Thanks very much Jim it was a spring ebb flow I was on aswell but the standing waves weren't that big to surf this day, that's reassuring to hear that it shouldnt hold me under for too long, it definitely was a scare as it was my first time in that environment but there is only one way to learn and I do believe I'm at the stage to start moving onto more challenging conditions, it's the first swim I've had to do since I got this boat so I was a bit disappointed I couldn't roll myself out of it but I'm here to tell the tale and I got a lot out of the experience even though it did scare the hell out of me for the time I was inside the swirl, mainly because I didn't understand fully what was going to happen, at the time I feared I would be dragged down to my death to be completely honest, it hasn't put me off though, I'm determined to get back out in it and practice more untill I have the skills to be more in control, I did notice there lots of smaller whirlpools that form in the current on the south side that could be good to practise in by letting it take the bow and stern down and figure out how to keep control, I also forgot my nose clip which I have become used to using for rolling practice and use any time I'm out in any challenging conditions, I think that's why I just done a wet exit when I capsized, also comfortable knowing I was with competent rescuers at hand ready to assist, because of this I also decided it was a good time to start learning to roll without my noseclip on and I'm happy to say I didn't miss a roll when I was practising in the calmer water outside the eddy lines, I am still very new to the sport I only started kayaking in June this year so I do have plenty to learn still but I'm absolutely loving it, I wish I had got into it sooner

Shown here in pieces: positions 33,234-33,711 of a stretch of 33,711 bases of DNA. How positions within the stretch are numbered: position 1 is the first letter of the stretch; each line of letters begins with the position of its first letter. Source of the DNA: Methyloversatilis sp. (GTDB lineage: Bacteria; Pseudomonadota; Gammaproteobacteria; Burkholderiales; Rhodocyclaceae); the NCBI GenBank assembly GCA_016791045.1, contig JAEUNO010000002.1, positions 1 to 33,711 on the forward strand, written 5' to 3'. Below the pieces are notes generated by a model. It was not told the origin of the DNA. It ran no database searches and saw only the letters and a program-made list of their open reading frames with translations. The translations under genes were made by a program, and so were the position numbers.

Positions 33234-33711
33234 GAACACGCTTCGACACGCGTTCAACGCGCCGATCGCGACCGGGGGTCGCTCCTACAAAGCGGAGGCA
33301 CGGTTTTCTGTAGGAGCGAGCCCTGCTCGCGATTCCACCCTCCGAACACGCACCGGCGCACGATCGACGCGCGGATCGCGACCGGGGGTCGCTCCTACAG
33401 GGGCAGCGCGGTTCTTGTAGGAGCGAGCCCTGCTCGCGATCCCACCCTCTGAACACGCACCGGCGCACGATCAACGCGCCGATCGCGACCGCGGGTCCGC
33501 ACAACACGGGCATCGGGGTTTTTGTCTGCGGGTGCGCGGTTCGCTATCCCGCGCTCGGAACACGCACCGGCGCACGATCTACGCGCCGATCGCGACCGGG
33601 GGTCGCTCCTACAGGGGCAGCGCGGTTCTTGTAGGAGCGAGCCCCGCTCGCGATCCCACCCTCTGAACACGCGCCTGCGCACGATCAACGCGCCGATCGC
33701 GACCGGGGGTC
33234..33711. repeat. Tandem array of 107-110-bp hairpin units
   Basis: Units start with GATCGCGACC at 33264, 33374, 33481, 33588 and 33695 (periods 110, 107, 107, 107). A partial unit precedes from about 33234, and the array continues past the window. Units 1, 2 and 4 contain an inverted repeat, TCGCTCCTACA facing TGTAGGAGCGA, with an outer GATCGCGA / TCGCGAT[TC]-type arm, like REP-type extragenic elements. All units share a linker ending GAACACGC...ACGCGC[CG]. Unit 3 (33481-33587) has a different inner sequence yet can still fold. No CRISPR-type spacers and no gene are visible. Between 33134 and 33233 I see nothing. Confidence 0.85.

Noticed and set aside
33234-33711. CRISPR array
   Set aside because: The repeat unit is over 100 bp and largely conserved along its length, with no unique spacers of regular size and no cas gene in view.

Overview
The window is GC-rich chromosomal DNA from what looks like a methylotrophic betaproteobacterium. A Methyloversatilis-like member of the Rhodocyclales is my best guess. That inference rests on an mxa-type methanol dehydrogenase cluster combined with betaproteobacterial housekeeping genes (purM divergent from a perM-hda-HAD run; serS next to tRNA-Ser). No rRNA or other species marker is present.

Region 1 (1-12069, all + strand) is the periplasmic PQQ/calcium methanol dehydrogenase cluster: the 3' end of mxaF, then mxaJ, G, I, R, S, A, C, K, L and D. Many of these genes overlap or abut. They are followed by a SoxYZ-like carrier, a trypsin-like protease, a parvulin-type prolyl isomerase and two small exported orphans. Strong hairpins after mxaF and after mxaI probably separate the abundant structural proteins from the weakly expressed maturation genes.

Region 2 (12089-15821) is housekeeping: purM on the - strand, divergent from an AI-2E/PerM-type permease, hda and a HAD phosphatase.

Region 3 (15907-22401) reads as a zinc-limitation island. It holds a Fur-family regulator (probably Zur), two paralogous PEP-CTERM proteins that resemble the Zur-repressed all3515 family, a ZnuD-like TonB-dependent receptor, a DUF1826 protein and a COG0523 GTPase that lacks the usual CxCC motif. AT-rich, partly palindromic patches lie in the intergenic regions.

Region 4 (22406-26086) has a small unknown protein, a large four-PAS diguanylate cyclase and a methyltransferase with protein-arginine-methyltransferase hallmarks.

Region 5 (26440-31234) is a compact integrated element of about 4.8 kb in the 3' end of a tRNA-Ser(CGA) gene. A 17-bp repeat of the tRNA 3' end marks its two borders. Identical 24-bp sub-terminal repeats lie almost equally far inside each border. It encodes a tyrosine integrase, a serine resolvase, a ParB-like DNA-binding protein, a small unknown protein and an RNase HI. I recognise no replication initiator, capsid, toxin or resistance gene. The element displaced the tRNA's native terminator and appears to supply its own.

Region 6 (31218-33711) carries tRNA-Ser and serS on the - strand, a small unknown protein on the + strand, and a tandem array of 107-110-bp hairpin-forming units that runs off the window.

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Re: Falls of lora whirlpool charactistics

Post by MikeB »